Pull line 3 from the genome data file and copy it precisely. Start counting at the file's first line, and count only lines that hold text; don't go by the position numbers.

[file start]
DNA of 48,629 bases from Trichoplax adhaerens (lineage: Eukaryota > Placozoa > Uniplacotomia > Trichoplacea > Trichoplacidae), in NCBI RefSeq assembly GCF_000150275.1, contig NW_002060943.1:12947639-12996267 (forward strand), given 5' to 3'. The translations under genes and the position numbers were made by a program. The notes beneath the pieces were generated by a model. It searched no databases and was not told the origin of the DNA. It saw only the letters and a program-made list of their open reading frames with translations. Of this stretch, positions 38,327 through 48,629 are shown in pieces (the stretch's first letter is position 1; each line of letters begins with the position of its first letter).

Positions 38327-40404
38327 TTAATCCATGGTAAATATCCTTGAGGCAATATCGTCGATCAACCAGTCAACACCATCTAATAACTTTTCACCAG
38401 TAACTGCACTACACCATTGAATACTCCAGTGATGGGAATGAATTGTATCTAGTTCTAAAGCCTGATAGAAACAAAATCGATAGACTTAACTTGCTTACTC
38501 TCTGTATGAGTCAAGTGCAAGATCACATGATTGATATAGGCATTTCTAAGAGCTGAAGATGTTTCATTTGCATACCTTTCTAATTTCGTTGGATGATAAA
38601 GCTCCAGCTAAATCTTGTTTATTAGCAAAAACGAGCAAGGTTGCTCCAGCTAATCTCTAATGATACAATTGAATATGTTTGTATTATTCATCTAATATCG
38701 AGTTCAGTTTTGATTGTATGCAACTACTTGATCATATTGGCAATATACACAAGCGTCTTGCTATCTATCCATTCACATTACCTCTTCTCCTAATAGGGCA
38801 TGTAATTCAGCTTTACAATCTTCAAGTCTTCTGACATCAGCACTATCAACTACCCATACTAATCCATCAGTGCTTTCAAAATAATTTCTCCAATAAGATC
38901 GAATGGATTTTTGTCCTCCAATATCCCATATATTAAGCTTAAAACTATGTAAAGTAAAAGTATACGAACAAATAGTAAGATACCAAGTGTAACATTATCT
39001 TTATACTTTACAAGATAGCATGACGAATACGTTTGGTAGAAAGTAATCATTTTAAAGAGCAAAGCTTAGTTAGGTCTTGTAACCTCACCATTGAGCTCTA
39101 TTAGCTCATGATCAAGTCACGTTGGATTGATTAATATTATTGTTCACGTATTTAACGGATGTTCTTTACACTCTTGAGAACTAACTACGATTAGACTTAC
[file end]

38327 TTAATCCATGGTAAATATCCTTGAGGCAATATCGTCGATCAACCAGTCAACACCATCTAATAACTTTTCACCAG